Baseball legend as well as the Hall of Famer of the game Henry Louis Aaron a.k.a. Hank Aaron has passed away at the age of 86. The news of the legendary player's demise has been officially confirmed by the Atlanta metropolitan area-based professional baseball team Atlanta Braves on Twitter.
The cause of death is reportedly unknown as of now.
Hank Aaron, also nicknamed 'Hammerin' Hank' spent most of his baseball career playing for the Braves in Milwaukee and Atlanta, finishing his career with 755 home runs. Hank had made his Major League Baseball (MLB) debut with the Milwaukee Braves way back in 1954.
Prior to that, the late baseball legend got his start in the majors with the Negro League Indianapolis Clowns and had a lion's share in contributing to the team's World Series victory in 1952.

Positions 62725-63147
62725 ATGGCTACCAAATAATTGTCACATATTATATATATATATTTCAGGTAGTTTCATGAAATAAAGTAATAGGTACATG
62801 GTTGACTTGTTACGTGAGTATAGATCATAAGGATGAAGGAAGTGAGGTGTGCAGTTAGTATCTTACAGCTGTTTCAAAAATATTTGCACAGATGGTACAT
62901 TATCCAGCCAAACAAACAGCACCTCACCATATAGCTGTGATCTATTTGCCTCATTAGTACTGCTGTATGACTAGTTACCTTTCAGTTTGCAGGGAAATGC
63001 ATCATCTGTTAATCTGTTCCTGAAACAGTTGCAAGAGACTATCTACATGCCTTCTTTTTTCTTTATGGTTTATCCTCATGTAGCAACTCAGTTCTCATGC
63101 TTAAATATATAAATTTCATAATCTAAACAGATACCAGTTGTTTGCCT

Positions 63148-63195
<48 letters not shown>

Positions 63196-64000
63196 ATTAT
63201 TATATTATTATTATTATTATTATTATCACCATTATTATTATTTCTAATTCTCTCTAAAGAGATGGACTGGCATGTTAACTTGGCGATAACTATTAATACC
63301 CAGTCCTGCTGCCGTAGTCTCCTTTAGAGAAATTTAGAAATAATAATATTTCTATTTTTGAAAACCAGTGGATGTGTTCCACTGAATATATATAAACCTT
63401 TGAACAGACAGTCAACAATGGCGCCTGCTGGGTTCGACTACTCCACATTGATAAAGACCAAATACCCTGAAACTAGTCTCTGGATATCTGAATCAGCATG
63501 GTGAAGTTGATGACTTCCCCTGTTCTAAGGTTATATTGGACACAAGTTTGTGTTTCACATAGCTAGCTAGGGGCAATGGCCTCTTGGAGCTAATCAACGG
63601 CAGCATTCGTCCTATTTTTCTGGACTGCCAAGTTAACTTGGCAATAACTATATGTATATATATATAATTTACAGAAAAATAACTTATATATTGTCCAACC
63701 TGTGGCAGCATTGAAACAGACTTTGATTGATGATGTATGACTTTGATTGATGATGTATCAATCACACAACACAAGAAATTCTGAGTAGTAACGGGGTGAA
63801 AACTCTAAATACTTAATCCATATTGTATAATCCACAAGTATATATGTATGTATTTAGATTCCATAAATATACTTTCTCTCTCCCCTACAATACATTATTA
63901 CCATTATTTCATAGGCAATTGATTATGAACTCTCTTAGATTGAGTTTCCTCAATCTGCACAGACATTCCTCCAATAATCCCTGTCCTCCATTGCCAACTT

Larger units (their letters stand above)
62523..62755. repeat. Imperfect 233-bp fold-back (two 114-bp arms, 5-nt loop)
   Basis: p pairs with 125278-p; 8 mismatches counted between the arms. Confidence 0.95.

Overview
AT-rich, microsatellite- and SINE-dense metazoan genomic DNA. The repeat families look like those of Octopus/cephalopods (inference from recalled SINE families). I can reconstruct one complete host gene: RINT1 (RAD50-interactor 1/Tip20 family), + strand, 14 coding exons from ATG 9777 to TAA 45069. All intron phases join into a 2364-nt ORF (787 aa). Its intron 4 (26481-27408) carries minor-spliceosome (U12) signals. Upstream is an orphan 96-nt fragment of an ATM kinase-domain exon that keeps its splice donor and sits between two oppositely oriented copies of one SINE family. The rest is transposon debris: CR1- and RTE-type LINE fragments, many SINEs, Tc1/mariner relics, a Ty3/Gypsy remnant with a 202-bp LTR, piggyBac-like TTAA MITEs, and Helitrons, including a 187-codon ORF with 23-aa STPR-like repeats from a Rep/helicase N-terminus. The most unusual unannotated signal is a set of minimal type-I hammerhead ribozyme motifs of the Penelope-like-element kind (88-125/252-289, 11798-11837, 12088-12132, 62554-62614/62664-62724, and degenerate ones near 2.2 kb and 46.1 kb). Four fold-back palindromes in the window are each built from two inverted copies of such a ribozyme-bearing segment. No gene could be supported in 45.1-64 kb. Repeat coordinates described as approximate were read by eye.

The biggest moment of his illustrious career arrived on April 8, 1974, as he ended up breaking George Herman a.k.a. Babe Ruth's home run record by reaching 715.
'Hammer' bid adieu to the game in 1976 and was elected to the Baseball Hall of Fame six years later i.e. in 1982. Aaron played the vast majority of his MLB games in right field, though he appeared at several other infield and outfield positions. In his last two seasons, he was primarily a designated hitter.
The right-fielder who endured racist threats with stoic dignity during his pursuit of Babe Ruth went on to break the career home run record in the pre-steroids era.
'Hammerin Hank' set a wide array of career hitting records during a 23-year career spent mostly with the Milwaukee and Atlanta Braves, including RBIs, extra-base hits, and total bases.
But the Hall of Famer will be remembered for one swing above all others, the one that made him baseball’s home-run king. It was a title he would hold for more than 33 years, a period in which the Hammer slowly but surely claimed his rightful place as one of America’s most iconic sporting figures.
The baseball Hall of Famer set multiple hitting records during a 23-year career spent mostly with the Braves, including RBIs, extra-base hits, and total bases. But the Hall of Famer will be remembered for one swing above all others.
(With AP Inputs)